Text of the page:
Treasury Official Says No Postponement Of Individual Mandate Needed, Explains New FSA Carryover Rule

In contrast to the need to postpone the employer reporting requirements and employer responsibility payments within the Patient Protection and Affordable Care Act (ACA), a similar case for a postponement of individual responsibility payments (the individual mandate) cannot be made, according to Mark Iwry, senior advisor to the secretary of the Treasury and deputy assistant secretary (Retirement and Heath Policy) on November 5. Speaking at the AICPA National Tax Conference in National Harbor, Md., Iwry’s presentation covered aspects of employer and individual responsibility compliance, as well as recent guidance on flexible spending accounts (FSAs).

Employer reporting and payments. The Treasury and Internal Revenue Service are working on releasing final regulations on both employer reporting and employer responsibility payments under the ACA, Iwry reported. Both the employer reporting and employer responsibility rules had been postponed earlier in 2013 until Jan. 1, 2015. Iwry emphasized that the employer responsibility proposed regulations had been issued as reliance regulations after five rounds of public comments. The reporting regulations, on the other hand, were issued as nonreliance proposed regulations with the expectation that considerably more input would go into changes to be made before the final regulations are adopted in order to further simplify and streamline. Reporting was postponed to allow stakeholders the time they requested to get systems in order. Delaying the employer responsibility payments became a necessary step because of the reporting delay, Iwry explained.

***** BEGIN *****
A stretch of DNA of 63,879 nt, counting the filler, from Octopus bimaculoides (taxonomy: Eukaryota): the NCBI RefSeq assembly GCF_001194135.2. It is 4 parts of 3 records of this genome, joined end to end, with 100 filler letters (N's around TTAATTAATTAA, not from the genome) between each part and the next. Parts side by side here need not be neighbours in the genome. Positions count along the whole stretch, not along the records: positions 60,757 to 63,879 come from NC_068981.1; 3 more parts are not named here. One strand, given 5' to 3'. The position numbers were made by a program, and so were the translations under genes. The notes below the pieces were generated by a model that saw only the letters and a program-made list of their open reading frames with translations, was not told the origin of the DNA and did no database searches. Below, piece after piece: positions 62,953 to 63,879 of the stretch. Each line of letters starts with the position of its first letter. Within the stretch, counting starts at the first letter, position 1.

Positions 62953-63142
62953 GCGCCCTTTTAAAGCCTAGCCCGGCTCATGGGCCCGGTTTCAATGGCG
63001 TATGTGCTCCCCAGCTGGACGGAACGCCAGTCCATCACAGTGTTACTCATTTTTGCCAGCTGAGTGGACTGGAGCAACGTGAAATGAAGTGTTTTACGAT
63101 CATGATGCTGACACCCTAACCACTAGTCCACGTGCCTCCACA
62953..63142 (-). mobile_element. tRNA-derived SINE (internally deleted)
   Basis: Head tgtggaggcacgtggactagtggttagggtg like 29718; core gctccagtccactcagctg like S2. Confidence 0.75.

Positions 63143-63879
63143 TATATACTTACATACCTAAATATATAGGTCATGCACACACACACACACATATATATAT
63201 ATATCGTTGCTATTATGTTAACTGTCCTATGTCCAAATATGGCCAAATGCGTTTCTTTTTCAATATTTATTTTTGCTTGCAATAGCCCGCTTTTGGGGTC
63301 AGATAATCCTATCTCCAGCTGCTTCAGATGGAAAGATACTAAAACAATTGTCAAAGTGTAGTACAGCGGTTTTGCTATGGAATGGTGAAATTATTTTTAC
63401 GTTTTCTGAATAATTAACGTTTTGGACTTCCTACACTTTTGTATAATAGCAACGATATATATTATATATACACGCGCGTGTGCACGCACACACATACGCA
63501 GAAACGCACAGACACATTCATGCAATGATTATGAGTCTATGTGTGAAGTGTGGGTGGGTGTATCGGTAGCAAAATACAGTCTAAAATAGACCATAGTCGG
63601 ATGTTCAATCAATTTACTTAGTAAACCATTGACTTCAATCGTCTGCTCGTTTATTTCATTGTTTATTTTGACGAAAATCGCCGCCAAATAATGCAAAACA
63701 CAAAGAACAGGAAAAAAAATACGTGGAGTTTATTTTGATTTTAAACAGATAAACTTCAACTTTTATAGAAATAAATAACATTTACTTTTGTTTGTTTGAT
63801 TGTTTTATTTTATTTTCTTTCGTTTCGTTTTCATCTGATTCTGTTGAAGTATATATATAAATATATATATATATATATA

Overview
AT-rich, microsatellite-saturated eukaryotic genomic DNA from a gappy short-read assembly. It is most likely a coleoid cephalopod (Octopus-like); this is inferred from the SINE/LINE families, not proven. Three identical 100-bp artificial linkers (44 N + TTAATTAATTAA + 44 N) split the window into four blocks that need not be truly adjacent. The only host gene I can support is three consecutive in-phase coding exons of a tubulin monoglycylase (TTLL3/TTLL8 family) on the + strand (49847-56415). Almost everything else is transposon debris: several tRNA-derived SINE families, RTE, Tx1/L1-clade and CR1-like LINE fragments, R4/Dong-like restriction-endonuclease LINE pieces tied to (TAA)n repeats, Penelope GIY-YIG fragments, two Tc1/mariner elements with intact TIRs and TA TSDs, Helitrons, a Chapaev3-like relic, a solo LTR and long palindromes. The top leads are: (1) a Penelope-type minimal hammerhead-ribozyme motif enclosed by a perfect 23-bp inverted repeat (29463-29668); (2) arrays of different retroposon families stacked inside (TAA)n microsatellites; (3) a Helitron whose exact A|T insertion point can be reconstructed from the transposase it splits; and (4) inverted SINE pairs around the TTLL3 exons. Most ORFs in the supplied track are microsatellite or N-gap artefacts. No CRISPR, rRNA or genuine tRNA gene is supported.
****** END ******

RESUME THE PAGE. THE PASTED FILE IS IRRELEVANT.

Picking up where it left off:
Individual mandate. The individual mandate, in contrast to the employer responsibility mandate, does not have the same ramp up systems needs, according to Iwry. He added that, unlike the employer mandate, the individual mandate already has a gradual transition period built into the law, with the full 2 1/2-percent penalty taking until 2016 to phase in. Further, he reported that Form 1040 will provide a clear opportunity for individuals to indicate any exemption from the individual mandate and that only a small percentage of individuals—in the single digits, based upon a Congressional Budget Office report—would be subject to a penalty payment.

Iwry also argued that, unlike the employer responsibility timetable, “there is good reason to proceed with individual responsibility” because the individual mandate is integral to making the rest of the ACA work to the benefit of individuals as a whole. “The system of insurance reforms designed to protect individuals…depends upon individual responsibility and coverage being broad,” Iwry stated.

On the enforcement side, Iwry reported that “we’ve heard that the IRS is well-positioned to carry out their role [in connection with the individual mandate]; their systems and operational arrangements are in place and ready to go…we are confident.” He emphasized that the IRS’s focus is on taxpayer education; “the IRS wants this to work; we are not looking to raise revenues based on penalties, either individual or employer.”

New FSA option. Commenting on Notice 2013-71 involving the new up-to-$500 carryover option for health FSAs, Iwry emphasized the new relief provided to the “use-or-lose-it” rule will be particularly valuable in light of the ACA’s $2,500 annual cap on contributions starting in 2013. For nearly three decades, most Americans with FSAs have lived with the use-or-lose-it rule. Although about 14 million families now participate in FSAs, Iwry reported that employers had indicated that participation would be much greater if employee concerns over overestimating qualifying expenses were addressed. In over 1,000 comments received by the Treasury, “virtually all urged us to modify use-or-lose by allowing a carry forward of a substantial amount of dollars,” according to Iwry. As an additional reason for the new option, Iwry pointed to the “unnecessary and wasteful” year-end health care spending by individuals who need to spend down FSA account balances. In response to questions from the audience, Iwry emphasized that the up-to-$500 carryover is not cumulative each year, and that amendment of an FSA plan to include the new carryover option is entirely at the employer’s discretion.

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